I suspect that this will work itself out the way it always does. I'm still intrigued, though -- what crop is more valuable than housing?

Posted by: Scott Chaffin on December 4, 2006 11:41 PM



Since we're talking about California, what about fires?

Posted by: Alan Kellogg on December 5, 2006 6:17 AM



All planning systems are corrupt. Making rules to restrict housing to the undesired flatlands wouldn't prevent development on the hills - it would just restrict it to politicians (for whom planning laws are often mysteriously waived) and the mafia. It would also drive up the price of existing houses in the hills to insane levels, producing unearnt windfalls.

I live in a crowded but beautiful area of southern England, which suffers from layer upon layer of planning laws. The towns are packed with tiny ugly houses, but surrounded by villages frozen in time, made up of pretty old houses worth a million pounds or more. These settlements are embedded in unproductive and not very attractive farmland (large prairie-like fields) supported by EU subsidies. Each farm has itself become a mini-development of barn conversions and light industrial units, such development being easier to get permission for.

There has to be a better way, and I think it means reducing the number of planning rules and relaxing constraints - letting the market find the best use and the best price for land.

Posted by: Graham Asher on December 5, 2006 2:54 PM



The mountain sheep are sweeter
But the valley sheep are fatter
We therefore deemed it meeter
To carry off the latter

Any relevance?

Posted by: dearieme on December 5, 2006 4:52 PM



Lots of seismic issues with the hills here. And the oak trees. Here in Santa Barbara County you can't cut down an oak tree you own on land you own without getting a permit. Which they are loath to give at County Planning.

Posted by: Reid Farmer on December 6, 2006 10:59 AM



Dear Don,

Personal brief: I am an aging ex-English TA and independent graphic designer with a career spent in Agriculture. This is my 41st season of tomato inspection. I irregularly visit your site for independent, responsible views on arts and culture. It is great. I have been tempted to write about outsider graphics, but feel compelled to add to the agricultural land use issue. You are spot on defining it as a huge, contentious, defining issue.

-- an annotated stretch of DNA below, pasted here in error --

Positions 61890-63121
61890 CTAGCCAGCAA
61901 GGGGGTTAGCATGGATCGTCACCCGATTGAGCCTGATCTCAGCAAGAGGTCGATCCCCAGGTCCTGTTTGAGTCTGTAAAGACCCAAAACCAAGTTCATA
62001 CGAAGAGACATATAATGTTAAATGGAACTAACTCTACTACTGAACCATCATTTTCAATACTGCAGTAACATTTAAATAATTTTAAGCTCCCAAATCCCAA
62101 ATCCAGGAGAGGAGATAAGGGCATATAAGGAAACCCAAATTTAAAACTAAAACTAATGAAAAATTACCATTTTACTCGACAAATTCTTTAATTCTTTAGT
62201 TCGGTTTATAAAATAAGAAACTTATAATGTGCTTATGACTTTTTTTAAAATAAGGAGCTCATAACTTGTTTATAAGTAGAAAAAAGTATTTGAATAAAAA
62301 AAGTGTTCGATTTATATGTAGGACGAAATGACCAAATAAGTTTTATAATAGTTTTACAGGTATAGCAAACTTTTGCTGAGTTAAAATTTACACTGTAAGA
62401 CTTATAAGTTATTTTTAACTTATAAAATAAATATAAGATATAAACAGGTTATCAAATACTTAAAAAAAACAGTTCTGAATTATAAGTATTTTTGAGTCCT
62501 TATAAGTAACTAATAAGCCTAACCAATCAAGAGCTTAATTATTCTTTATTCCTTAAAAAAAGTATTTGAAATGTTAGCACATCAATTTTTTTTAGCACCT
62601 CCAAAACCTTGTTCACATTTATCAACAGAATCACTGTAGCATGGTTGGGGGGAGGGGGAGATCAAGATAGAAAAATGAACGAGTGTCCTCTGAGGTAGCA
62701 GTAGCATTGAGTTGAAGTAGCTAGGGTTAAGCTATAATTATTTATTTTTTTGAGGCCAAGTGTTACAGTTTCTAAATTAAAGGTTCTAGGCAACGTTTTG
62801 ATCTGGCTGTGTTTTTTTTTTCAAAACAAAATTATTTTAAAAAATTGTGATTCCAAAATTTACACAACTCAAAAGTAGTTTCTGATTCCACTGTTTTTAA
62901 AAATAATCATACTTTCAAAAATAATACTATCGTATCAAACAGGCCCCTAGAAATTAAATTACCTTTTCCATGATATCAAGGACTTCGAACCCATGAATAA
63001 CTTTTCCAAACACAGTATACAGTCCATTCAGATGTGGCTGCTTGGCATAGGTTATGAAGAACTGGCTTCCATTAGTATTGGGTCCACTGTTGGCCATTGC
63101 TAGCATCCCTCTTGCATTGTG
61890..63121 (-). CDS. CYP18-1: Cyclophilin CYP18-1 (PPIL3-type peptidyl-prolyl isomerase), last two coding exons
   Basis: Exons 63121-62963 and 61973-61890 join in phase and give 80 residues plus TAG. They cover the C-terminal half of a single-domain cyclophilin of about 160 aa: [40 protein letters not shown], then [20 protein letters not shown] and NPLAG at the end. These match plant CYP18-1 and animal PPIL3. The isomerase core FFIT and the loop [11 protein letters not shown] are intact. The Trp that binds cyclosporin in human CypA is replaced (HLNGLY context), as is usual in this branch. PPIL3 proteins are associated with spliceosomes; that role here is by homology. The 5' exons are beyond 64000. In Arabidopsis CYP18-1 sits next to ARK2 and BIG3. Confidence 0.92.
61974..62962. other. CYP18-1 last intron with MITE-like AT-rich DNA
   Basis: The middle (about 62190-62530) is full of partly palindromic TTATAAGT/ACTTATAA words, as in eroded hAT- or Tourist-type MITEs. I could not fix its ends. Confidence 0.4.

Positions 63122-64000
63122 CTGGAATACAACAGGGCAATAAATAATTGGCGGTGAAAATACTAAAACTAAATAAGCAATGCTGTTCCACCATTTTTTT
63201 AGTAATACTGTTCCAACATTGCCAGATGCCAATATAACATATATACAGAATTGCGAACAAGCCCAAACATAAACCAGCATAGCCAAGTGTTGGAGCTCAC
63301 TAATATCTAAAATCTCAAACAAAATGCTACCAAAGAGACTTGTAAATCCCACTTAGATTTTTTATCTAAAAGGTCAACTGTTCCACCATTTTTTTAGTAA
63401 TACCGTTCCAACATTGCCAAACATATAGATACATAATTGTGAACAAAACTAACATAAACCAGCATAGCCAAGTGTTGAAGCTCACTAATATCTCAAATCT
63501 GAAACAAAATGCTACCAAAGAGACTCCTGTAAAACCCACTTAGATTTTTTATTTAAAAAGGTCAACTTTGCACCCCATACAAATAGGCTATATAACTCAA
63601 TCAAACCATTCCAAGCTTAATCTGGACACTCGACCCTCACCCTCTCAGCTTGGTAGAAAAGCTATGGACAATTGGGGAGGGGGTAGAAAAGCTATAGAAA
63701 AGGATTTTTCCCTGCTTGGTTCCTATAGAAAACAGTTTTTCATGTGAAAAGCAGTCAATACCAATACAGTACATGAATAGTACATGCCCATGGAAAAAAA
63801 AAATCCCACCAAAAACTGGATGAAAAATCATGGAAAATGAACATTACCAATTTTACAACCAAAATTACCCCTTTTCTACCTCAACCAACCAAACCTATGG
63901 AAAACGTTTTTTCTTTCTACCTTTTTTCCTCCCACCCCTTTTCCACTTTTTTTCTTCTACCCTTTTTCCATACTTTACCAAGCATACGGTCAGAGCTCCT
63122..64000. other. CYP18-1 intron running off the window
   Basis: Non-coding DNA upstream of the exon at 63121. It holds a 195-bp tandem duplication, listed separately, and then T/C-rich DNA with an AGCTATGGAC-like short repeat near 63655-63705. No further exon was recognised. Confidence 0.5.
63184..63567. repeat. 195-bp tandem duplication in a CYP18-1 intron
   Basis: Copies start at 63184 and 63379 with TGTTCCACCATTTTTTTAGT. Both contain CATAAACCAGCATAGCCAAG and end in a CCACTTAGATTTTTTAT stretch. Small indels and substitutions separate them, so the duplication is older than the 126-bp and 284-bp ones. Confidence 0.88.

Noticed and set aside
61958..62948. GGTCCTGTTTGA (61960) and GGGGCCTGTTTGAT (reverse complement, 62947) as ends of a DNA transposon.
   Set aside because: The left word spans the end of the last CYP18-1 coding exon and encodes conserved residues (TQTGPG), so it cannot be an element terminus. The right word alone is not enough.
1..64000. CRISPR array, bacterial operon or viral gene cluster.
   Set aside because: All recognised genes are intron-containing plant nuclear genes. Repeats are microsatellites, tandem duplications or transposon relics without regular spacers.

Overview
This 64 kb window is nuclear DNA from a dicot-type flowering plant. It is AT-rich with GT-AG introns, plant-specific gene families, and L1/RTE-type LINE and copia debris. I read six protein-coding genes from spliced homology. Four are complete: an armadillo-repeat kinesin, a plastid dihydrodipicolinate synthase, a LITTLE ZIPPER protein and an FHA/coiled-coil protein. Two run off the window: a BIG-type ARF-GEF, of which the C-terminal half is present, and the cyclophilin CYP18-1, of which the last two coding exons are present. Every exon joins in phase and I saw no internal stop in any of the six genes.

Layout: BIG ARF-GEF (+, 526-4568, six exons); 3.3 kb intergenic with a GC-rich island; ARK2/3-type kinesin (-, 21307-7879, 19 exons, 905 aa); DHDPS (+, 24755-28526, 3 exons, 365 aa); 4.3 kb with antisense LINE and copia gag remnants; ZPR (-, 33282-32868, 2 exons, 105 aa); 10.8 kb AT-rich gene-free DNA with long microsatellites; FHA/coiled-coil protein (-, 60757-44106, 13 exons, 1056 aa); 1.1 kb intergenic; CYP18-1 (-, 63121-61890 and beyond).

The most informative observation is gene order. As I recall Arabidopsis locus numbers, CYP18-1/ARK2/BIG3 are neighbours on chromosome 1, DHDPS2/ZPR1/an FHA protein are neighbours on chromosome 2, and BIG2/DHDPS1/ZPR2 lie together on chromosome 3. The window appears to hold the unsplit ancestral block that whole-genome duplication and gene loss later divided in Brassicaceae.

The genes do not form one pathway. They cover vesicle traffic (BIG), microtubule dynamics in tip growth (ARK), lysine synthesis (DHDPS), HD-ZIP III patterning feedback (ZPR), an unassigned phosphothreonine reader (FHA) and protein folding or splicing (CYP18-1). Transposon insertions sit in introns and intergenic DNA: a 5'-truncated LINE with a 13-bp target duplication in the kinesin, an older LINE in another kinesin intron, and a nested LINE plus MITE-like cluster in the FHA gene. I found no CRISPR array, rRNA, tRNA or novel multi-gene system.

Californians argue about the hills vs. valley development issue and your attempt to defuse the polar positions is admirable. But your idea that, “marginal farmers wanting to cash-out also would favor building on the flats” is too simple. In fact retiring farmers on the richest land in this state regularly retire in order to make a final land play.

For example, 40 years ago when I entered the field as a college graduate looking for summer work there were 5000 growers producing 1.5 million tons of tomatoes. Today 250 or so growers produce 10-12 million tons (over 400,000 truckloads.) These growers are huge, successful, savvy businessmen who are aging (as am I). It is difficult for young farmers to take over sophisticated, well-capitalized operations. A retiring grower today is a potential developer tomorrow.

Developers don’t just want “flat” land; they also want soft, fertile, rock-free land that can be carved like pie. They want houses and infrastructure (plumbing, sewer and streets) to go in quick, cheap, easy. Placing developments on vast (flat) areas of marginal flatland (sheep grazing land and other areas with hard pan) is a big (unpalatable) answer.


Kris rightly observes that water is saved when housing replaces farms. But marginal lands have little or no water rights. Wonderful farmland comes with the advantage of lucrative water rights essential for development.

Development begets development. The farmer next to a subdivision is doomed. Teenage boys are more destructive than any other form of wild-life. Increasing road use also drives agriculture away. EX: Every tomato cannery in urban areas has been torn down and replaced with totally computerized operations near small towns in outlying areas. Continual mechanization and computerization do cut energy and boost productivity. These changes in our business model have lead to the collapse of tomato processing throughout the rest of the US. Sophisticated tomato hybrids capable of growing on marginal land in hotter areas are also a key. But developments both create and fill the vacuum, claiming fertile lands near city centers.

Silicon Valley and Orange County (LA) before it were not marginal land. I was taken aback at the comments from people who ignored or didn’t seem to understand the power and size of California for national and world food production. Paving this valley will have worldwide food implications. Farm areas near Sacramento are slated to have a major NASCAR track and a major horseracing track. Our 24-7 harvest cannot just stop when 50,000 people descend on the area. Instead, processing plants move and fertile farms collapse as the surrounding density increases.

Do I want to live splendidly on a hill or economically in the valley, is not the issue. Taken alone, California is the fifth agricultural nation in the world. Fresno county is bigger than 22 other states, and it is a sprawling suburban time bomb.

Sorry that I don’t have better answers or optimism. Remember that land use is a local issue. Statewide initiatives to identify and protect fertile areas are ideal but ineffective. Developments here in the valley fueled by commuters driving 2 hours to and from coastal jobs bring with them voters who elect local supervisors dedicated to annexing the surrounding farmland. And so it goes.

Sorry to be so late with this.

Allan Jones, Dec 14, 2006

Posted by: Allan Jones on December 15, 2006 1:12 PM